As I mentioned in a comment on Nathan's first post, I currently work in a team on the new web site for one of the major financial institutions in the Netherlands. This web site will go live sometime later this year. Most web pages on that site come from a content managent system. All web pages are designed to conform to the XHTML 1.0 Strict standard. I.e., they should be valid when being validated against the XHTML 1.0 Strict DTD. This in itself helps in creating an accessible site by separating layout and content and working well across different browsers.
Extraordinary care is taken to ensure that markup is semantically correct. Tables are only used for tabular data and not for layout. Lists are marked up using the XHTML elements for lists: ul, ol and li. Etc. etc.
ASP.NET is used for dynamic pages that depend on user input, like pages that give advice on what type of savings account is best suited for someone. I will call these types of web applications within the site .NET modules.
Having custom controls that render XHTML 1.0 Strict is not enough when you want to use the standard postback model. There are two well known problems with the standard ASP.NET output. The form element rendered for postbacks by ASP.NET contains an illegal name attribute according to the XHTML 1.0 Strict DTD. And the <input name="__VIEWSTATE" .. /> element should be wrapped in a container element like a div.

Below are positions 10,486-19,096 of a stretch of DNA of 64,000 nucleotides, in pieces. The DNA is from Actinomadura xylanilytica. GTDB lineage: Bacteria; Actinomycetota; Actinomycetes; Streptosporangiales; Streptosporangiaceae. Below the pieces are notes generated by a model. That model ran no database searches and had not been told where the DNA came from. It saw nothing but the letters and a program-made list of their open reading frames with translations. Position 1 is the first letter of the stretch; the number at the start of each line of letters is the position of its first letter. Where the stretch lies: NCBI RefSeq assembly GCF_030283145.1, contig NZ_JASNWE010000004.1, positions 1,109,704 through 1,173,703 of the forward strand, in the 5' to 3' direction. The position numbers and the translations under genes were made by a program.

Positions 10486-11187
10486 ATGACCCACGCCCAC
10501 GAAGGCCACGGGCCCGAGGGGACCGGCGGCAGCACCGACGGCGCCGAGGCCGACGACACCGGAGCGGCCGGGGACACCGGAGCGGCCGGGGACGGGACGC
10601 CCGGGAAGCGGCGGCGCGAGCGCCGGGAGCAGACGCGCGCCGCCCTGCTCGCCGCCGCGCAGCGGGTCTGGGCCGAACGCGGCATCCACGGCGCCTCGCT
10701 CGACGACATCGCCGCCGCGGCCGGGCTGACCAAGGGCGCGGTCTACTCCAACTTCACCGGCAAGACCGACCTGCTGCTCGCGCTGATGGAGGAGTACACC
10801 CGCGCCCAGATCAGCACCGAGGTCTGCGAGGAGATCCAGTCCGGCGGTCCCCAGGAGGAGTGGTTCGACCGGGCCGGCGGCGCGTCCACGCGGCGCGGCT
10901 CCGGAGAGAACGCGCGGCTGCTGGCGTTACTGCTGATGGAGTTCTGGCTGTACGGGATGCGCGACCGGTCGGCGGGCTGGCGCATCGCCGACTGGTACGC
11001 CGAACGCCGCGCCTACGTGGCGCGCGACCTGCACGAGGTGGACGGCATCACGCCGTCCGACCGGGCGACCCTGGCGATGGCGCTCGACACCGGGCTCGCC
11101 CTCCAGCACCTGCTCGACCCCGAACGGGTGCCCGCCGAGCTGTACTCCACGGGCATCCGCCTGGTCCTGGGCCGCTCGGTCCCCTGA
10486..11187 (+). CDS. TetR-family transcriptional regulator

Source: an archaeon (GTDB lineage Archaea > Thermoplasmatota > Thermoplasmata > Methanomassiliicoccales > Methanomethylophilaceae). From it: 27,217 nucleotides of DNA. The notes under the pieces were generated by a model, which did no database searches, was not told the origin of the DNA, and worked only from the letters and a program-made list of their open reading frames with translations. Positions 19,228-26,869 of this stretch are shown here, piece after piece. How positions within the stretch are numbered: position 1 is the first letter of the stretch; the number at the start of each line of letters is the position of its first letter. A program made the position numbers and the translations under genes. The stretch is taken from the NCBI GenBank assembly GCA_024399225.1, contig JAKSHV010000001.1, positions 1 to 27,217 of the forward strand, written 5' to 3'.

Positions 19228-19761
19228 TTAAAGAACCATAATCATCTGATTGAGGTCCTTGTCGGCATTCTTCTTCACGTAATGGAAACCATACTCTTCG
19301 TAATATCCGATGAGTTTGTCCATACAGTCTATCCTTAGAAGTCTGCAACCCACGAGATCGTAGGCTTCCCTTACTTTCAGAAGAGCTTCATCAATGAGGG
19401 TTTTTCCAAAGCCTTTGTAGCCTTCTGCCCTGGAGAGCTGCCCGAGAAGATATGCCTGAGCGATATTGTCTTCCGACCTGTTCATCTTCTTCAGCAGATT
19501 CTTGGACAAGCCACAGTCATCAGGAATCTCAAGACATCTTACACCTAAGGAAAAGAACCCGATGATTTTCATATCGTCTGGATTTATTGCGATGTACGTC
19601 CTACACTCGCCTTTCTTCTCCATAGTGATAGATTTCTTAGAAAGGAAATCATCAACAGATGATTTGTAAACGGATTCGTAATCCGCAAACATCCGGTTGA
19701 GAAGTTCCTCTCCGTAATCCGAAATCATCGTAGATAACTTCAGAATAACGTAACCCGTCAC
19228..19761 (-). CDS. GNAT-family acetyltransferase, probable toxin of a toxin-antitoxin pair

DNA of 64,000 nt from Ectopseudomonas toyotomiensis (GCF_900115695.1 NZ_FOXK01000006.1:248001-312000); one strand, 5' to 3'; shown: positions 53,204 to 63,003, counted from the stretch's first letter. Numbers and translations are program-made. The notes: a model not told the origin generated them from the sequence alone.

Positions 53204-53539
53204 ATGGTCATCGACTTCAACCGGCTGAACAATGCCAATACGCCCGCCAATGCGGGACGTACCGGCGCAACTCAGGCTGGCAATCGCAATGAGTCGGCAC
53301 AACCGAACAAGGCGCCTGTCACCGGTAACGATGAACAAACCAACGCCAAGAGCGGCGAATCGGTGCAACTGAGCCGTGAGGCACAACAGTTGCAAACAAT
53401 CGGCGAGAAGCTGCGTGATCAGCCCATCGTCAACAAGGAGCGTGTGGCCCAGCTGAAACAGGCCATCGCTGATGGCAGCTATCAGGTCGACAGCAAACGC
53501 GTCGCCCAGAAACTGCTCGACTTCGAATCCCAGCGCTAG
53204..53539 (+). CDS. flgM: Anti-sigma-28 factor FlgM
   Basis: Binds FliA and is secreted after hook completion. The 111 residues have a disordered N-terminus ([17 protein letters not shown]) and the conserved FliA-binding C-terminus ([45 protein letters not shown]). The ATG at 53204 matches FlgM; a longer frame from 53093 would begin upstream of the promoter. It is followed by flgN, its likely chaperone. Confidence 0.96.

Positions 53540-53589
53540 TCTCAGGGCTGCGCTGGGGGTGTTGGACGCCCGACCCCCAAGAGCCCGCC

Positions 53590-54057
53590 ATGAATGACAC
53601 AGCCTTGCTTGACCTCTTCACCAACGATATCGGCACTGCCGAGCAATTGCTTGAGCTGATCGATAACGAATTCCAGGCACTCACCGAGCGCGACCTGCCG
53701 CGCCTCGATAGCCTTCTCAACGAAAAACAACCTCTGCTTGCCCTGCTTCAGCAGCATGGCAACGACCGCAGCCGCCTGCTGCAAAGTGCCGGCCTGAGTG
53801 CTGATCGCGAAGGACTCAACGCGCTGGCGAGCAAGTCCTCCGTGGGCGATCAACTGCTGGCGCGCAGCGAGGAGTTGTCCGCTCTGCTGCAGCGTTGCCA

To fix these issues we post process the ASP.NET output by using a response filter. This filter is installed by an IHttpModule in the ASP.NET pipeline for each request for an ASPX page. This response filter parses the ASP.NET output as XML. If the ASP.NET output is well formed XML, this is already a good step on the way to XHTML compliance. A developer will know instantly that there is a problem if the output cannot be parsed as XML, because the filter will throw an InvalidAspNetOutputException.
Most approaches to fixing ASP.NET output mentioned on the web use regular expressions or other forms of string parsing to fix the output. We use XML parsing because we have to do additional manipulations on the output on top of fixing the XHTML issues. We have to integrate the ASP.NET output with static pages published by the content management system. Parsing the ASP.NET output as XML imposes a significant overhead with noticably longer processing times on the server, but in our case the resulting performance is acceptable.
In another post I will go into some additional design goals that we had, like not showing the .aspx extension in URLs and I will tell more about how we integrated with the content management system.
BTW: Don't look at the HTML code for postings on this Community Server. It contains horrendous old style markup with font tags all over the place 😉